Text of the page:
Why are Rainforests important?

In case you don’t know, human consumption is destroying the rainforests of the world, unfortunately for us, they are vital to our very existence.

[typography font=”Arvo” size=”28″ color=”#666666″]So why are rainforests important?[/typography]

Climate controllers    :: Rainforests control our climate by absorbing CO2, acting as a store for carbon, and by making huge white clouds. White reflects heat, keeping the Earth cool.  They are called rainforests because they make rain. The Amazon forest releases 20 billion tonnes of moisture every day, helping water crops thousands of miles away.

a bird in a tree in the rainforestIt is estimated that 12% to 20% of all current carbon emissions come from deforestation and so if we can help the forests to survive, they will help ensure our future survival. Climate change is the biggest challenge of the 21st century. If we bring the use of fossil fuels to zero and don’t halt deforestation we will still breach the safe limit of greenhouse gas concentrations. If we don’t act now it could, potentially catastrophically, narrow the time available to make the necessary transition to a low-carbon world (according to this IPCC report).


[typography font=”Arvo” size=”18″ color=”#666666″]‘Rainforests are the glue that holds the climate of our planet together. Lose the forest and it will have devastating consequences for all life on Earth’[/typography]

Livelihoods :: Millions of people make their living in and from the rainforest. We need to make the rainforests worth more alive than dead. Approximately 60 million indigenous people rely on the forests for their way of life. Many of these people are threatened by habitat destruction.

Biodiversity  :: Rainforests cover 5% of the Earth and contain over half the world’s plant and animal species. This biodiversity has great medicinal and economic value. More than 70% of plants with anti-cancer properties are found here (according to the US National Cancer Institute). Agricultural scientists use wild strains of rainforest crops to increase yields and resistance to pests and diseases in cultivated varieties. Losing the rainforest could affect our food, water and health.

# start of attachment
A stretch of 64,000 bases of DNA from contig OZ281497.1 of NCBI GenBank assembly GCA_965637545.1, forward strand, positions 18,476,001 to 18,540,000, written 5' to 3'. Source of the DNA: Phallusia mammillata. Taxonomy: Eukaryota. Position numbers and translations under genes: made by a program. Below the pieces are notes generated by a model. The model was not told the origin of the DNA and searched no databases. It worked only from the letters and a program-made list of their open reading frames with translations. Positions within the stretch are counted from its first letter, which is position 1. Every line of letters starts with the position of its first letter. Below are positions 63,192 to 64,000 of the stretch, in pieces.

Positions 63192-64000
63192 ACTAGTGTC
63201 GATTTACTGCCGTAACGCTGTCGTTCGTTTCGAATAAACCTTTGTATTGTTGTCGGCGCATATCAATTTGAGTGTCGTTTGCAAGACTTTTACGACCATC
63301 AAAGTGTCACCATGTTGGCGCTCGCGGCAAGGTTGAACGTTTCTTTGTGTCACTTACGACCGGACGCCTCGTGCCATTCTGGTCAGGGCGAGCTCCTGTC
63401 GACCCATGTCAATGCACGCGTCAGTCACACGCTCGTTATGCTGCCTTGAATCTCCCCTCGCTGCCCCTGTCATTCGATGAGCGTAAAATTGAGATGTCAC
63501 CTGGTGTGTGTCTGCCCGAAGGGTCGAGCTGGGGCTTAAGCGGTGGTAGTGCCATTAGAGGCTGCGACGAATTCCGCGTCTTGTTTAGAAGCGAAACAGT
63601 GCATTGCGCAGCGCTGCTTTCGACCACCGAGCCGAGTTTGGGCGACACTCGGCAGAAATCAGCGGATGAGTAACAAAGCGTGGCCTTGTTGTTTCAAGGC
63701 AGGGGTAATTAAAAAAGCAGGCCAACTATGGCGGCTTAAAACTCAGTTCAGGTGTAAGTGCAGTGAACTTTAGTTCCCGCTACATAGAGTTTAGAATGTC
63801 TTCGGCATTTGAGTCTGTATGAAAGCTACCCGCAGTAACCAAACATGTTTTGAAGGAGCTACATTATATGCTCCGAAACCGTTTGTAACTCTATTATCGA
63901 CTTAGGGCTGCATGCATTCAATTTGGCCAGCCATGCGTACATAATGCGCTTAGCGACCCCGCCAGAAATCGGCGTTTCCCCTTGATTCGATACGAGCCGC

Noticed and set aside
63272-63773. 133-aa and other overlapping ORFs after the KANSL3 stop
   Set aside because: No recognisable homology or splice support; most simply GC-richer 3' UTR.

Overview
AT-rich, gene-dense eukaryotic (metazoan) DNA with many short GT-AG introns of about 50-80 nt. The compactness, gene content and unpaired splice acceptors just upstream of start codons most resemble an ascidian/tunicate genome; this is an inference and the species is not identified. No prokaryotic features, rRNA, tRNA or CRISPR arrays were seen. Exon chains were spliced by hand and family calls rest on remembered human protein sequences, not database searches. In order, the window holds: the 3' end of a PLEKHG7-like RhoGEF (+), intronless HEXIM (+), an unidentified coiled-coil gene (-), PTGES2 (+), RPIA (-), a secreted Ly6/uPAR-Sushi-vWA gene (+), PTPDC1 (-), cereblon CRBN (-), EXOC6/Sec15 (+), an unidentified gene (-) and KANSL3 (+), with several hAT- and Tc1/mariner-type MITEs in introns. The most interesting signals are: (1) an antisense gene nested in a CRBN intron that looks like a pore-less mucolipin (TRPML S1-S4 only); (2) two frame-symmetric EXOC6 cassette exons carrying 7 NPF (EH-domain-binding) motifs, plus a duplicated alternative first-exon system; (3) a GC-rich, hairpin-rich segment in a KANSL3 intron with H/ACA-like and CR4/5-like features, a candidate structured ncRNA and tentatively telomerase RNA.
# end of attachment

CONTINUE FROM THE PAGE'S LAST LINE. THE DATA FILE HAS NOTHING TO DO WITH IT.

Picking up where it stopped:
[typography font=”Arvo” size=”28″ color=”#666666″]Around 137 species of rainforest plants and animals are wiped out every day.[/typography]

We are losing a treasure trove of potential innovations. Evolution will not make good these extinctions for a million years. We could feel the losses within a generation.

[typography font=”Arvo” size=”28″ color=”#666666″]Why are they cut down?[/typography]

Our consumption helps fuel the destruction. Farmers in Brazil can make $3,000 per hectare by clearing forest and growing soybeans for export. Soybeans that end up in our supermarkets in many, many different products, even feeding the cattle that provide the meat for our burgers and pies.Over half of deforestation in Africa is carried out by poor farmers practising subsistence agriculture.Around 40% of the best-selling products in British supermarkets contain palm oil, linked to rainforest clearance in South East Asia.

[typography font=”Arvo” size=”28″ color=”#666666″]What can be done?[/typography]